The Most Awkward Moment in Oscar History Involved a False Death: ‘I Am Alive and Well’

The Academy Awards is one of the most highly-anticipated pop culture events of the years. Thousands of fans flock to their screens to watch as all the hottest movie stars and entertainers gather in one place to celebrate each other as well as the most critically acclaimed movies of the year. While COVID-19 might change the way that award ceremonies look this year, many fans are still thinking about the upcoming event — and looking to certain Academy Award ceremonies of the past, even when those celebrations included notable mistakes and flubbed moments. 

Overview of Oscar statues on display at "Meet the Oscars" at the Time Warner Center on February 25, 2010 in New York City.
Overview of Oscar statues on display at “Meet the Oscars” at the Time Warner Center on February 25, 2010 in New York City. | Andrew H. Walker/Getty Images

The ‘In Memoriam’ segment is a touching moment during the Academy Awards

The Academy Awards, also commonly called the Oscars, were first presented in 1929. While that initial ceremony might have looked very different from modern Oscars, it set a precedent for celebrating excellence that was an inspiration for many.

Over the years, the Academy Awards have changed a great deal, and while categories have been added and switched up, the basic premise has remained consistent.

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In 1993, the Academy Awards introduced a very special section, the In Memoriam tributes. The segment intends to honor all those who had passed away in the preceding 12 months who had made a significant contribution to the world of movies and filmmaking — everyone from high-profile actors and composers to production assistants and costume designers.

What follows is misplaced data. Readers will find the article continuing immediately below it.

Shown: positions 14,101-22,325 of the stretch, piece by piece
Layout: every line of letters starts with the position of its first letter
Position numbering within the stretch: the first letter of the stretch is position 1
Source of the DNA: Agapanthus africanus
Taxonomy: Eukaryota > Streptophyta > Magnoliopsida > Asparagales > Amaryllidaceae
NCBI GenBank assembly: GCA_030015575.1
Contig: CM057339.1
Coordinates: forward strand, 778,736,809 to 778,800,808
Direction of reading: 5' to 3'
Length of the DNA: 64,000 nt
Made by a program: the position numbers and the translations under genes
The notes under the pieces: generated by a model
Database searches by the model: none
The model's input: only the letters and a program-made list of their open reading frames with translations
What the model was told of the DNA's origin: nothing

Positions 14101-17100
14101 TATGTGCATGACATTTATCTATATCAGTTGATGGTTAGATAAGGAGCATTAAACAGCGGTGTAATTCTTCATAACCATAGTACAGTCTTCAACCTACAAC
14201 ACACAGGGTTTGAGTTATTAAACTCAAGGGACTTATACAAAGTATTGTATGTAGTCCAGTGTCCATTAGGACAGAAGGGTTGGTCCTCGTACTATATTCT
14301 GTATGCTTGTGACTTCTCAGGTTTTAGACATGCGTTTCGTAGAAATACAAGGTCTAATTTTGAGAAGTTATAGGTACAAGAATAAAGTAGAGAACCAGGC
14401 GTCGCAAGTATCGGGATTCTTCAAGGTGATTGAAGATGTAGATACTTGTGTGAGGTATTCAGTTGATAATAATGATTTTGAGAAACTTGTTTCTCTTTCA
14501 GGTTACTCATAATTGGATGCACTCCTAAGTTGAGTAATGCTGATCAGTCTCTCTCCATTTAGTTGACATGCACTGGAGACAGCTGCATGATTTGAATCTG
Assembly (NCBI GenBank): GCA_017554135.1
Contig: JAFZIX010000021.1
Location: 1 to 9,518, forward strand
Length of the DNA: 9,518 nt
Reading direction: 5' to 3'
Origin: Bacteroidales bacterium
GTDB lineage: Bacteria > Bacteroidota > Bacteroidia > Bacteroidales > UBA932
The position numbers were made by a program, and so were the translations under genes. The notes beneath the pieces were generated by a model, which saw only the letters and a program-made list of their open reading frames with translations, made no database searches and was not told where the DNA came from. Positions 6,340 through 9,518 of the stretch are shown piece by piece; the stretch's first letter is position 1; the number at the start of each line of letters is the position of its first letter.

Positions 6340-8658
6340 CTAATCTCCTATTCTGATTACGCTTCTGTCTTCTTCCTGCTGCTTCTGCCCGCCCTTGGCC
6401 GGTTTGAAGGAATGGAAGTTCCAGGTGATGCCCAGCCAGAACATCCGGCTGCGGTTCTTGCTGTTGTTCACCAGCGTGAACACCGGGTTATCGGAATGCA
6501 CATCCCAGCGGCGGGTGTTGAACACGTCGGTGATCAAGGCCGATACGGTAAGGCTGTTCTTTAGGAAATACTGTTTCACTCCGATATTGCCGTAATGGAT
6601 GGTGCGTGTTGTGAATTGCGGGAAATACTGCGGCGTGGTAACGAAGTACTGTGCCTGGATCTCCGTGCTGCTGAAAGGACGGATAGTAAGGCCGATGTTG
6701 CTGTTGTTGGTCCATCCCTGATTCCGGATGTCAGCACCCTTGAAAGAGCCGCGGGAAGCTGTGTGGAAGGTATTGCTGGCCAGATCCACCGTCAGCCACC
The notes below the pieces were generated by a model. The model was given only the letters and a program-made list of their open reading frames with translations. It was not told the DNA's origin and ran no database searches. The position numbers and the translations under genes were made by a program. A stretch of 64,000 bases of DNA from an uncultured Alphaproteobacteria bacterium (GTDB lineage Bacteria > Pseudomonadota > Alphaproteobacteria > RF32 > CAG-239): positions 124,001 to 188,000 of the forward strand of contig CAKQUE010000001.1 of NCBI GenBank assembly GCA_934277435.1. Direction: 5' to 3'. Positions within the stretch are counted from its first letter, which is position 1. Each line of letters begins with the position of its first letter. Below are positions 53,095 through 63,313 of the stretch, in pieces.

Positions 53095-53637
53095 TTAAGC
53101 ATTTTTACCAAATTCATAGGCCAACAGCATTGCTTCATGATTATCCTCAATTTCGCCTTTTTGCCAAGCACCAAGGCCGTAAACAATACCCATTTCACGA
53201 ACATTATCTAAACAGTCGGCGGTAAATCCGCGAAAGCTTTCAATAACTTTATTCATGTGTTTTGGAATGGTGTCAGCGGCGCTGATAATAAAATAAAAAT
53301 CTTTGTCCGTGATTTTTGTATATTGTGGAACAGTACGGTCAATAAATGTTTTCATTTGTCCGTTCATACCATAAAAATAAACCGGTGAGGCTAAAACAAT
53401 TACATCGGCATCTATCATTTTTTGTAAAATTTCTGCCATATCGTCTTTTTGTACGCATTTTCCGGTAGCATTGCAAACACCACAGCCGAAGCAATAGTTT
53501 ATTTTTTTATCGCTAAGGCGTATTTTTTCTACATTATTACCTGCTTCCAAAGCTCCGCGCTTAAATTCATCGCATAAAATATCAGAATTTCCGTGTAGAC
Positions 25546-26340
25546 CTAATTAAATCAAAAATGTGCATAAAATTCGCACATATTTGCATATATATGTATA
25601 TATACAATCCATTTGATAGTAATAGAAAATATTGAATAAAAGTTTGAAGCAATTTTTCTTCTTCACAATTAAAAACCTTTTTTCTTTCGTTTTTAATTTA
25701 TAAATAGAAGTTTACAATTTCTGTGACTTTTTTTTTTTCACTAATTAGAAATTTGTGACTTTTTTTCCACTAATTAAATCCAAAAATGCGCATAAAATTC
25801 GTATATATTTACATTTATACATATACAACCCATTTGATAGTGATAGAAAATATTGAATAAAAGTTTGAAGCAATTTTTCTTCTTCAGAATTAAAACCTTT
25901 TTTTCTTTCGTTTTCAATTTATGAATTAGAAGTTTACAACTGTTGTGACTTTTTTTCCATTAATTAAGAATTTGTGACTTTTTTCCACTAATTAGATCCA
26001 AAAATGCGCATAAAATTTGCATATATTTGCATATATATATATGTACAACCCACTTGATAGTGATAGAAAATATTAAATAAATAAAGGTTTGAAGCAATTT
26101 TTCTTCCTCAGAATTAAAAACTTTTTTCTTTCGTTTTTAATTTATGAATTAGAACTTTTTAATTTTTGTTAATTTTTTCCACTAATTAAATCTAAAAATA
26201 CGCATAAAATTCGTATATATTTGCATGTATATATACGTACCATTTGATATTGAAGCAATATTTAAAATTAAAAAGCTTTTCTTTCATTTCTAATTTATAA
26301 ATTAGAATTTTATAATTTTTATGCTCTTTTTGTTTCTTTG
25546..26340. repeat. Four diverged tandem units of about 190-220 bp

In the years since the segment was introduced, many hundreds of names have been celebrated. Still, the segment has often come under fire over the years and has even made headlines on several occasions. 

The 2017 Academy Awards had a disastrous snafu during the ‘In Memoriam’ segment

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One of the most disastrous Academy Awards incidents ever happened during the 2017 broadcast. During that years’ In Memoriam segment, the name Janet Patterson, an Australian costume designer and four-time Oscar nominee, flashed across the screen.

The slide included her death date of October 2016. However, the image that accompanied Patterson’s name was not that of the distinguished costume designer. Rather, according to The Hollywood Reporter, the photo was of Jan Chapman, an Australian-based film producer who was very much alive.

Chapman’s friends and family spoke out in the wake of the snafu, stating that the producer was thriving and nowhere close to being dead. In fact, Chapman even released a statement in the days following the incident: “I was devastated by the use of my image in place of my great friend and long-time collaborator Janet Patterson. I had urged her agency to check any photograph which might be used and understand that they were told that the Academy had it covered. Janet was a great beauty and four-time Oscar nominee and it is very disappointing that the error was not picked up. I am alive and well and an active producer.”

Some notable personalities have been left out of the memorial segment

While the incident involving Patterson is one of the most outrageous incidents of the In Memoriam segment gone wrong, there has been plenty of controversy surrounding it over the years. Most of the time, it is because certain names are left out of the segment altogether, prompting many pop culture fans to label the segment as a “popularity contest.” 

Most recently, actor Luke Perry, who passed away in March 2019, was left out of the In Memoriam portion of the Academy Awards ceremony for 2019, which took place in February 2020. Fans were outraged, but the Academy explained his absence in a simple statement: “The Academy receives hundreds of requests to include loved ones and industry colleagues in the Oscars In Memoriam segment. An executive committee representing every branch considers the list and makes selections for the telecast based on limited available time.”